Amazon is planning to roll out its online groceries service AmazonFresh to two new cities by the end of 2013, according to a Reuters report today that cites anonymous people familiar with the plans.
AmazonFresh provides customers with meat, fruits, vegetables, dairy, eggs, and other perishable items via an Amazon-owned fleet of delivery trucks. The service has operated for several years in Seattle (which is also the location of Amazon’s main headquarters). The report indicates that Amazon plans to launch AmazonFresh in Los Angeles as soon as next week and in San Francisco before the end of the year. Also, a 20-city roll out is expected for 2014, according to Reuters’ sources.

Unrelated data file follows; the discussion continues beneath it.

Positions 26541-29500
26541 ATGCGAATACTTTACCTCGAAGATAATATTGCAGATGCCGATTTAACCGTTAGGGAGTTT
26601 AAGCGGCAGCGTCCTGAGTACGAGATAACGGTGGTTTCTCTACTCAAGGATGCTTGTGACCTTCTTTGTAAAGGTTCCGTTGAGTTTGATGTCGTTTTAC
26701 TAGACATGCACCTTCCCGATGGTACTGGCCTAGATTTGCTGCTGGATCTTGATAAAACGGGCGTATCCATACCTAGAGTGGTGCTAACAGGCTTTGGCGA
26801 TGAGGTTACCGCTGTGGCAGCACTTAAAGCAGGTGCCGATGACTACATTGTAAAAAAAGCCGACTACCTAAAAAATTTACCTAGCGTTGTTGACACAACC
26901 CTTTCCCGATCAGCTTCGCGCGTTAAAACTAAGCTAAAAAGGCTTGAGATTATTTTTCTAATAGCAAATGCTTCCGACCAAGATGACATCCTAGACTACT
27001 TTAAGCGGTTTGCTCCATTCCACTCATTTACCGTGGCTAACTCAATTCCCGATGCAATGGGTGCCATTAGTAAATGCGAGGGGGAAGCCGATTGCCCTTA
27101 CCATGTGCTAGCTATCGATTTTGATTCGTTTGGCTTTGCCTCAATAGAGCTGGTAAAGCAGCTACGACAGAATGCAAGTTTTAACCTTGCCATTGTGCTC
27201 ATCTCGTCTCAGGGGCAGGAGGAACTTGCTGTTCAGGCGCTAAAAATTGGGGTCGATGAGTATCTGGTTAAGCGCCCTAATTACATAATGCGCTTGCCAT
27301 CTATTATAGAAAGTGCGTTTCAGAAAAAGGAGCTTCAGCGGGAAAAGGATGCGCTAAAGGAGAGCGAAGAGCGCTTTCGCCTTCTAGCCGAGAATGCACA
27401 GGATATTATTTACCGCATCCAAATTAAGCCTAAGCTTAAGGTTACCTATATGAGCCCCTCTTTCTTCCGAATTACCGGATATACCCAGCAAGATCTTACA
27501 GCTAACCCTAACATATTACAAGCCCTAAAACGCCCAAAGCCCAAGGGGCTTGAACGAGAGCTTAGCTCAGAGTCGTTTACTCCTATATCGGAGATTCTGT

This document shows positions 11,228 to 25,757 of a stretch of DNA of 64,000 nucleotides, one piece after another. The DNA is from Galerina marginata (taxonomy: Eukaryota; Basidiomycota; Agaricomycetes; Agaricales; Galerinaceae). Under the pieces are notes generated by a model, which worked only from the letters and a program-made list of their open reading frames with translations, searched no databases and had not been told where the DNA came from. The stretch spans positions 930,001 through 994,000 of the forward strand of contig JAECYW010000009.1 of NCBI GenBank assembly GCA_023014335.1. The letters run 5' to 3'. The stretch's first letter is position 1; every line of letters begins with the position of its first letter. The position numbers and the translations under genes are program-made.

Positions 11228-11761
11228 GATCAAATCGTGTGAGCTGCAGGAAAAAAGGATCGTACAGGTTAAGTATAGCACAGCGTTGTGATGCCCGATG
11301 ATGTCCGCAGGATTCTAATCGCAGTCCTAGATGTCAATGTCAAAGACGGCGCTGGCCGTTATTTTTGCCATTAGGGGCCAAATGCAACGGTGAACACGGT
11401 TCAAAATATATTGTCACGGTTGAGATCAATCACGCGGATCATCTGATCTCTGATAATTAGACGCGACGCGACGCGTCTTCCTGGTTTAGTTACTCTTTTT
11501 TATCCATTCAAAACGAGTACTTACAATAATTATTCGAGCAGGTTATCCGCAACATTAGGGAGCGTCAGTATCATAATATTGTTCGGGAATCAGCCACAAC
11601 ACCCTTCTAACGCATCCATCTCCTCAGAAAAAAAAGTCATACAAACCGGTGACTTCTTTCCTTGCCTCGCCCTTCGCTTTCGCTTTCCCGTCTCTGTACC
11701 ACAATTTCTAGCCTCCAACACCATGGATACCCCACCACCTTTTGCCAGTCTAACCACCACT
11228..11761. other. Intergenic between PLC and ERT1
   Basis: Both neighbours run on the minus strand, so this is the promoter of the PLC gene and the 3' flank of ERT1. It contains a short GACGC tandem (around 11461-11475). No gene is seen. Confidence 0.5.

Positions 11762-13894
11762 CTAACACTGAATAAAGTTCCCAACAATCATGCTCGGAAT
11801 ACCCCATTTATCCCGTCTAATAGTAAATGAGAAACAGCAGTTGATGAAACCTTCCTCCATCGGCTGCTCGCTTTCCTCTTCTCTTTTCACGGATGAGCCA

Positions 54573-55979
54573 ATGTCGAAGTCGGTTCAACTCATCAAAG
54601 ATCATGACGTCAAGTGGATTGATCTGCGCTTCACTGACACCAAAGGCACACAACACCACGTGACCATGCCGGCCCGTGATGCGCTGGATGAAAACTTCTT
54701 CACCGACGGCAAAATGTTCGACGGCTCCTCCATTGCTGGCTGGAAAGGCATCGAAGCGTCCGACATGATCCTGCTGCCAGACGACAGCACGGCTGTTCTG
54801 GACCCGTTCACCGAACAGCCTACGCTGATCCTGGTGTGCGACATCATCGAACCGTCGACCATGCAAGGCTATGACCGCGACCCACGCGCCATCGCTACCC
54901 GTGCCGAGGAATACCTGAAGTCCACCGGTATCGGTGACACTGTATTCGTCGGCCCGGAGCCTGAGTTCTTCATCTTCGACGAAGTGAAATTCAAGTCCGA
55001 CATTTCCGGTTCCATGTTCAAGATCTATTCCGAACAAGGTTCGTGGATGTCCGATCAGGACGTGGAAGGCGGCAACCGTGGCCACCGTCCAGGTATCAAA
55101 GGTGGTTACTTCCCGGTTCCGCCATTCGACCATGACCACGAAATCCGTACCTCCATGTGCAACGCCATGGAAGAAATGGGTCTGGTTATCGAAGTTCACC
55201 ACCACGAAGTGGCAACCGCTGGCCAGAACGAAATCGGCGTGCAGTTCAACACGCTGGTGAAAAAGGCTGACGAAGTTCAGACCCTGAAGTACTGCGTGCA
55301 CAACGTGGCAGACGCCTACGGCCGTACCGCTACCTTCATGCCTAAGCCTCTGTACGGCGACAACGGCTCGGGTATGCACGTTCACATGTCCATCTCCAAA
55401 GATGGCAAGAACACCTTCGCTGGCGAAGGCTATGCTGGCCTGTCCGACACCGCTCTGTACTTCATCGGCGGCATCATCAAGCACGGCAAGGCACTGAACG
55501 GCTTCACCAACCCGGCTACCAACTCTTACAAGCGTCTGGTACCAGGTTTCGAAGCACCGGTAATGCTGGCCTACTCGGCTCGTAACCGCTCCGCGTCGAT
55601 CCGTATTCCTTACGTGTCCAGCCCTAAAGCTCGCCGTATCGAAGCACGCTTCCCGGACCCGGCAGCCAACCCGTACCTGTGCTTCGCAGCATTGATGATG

We’re reaching out to Amazon for further comment and will update the post with any information we learn.
If true, Amazon could be shaking up the grocery industry by stealing business away from companies like Walmart, Target, Krogers, Safeway, and countless others — the majority of which do not offer a similar deliver-to-your-door business model. It’s also worth considering how competitive Amazon can be in prices compared to businesses that have physical stores in the area. (Fuel for a fleet of delivery trucks likely isn’t cheap, after all.)
But before you decry this as awful, you may want to consider how AmazonLocal could play out in regards to local farming business. If Amazon is able to deliver local, organic groceries to your doorstep at around the same price you can get them at local grocers, this may be wildly successful.
Vegetables photo via Shutterstock
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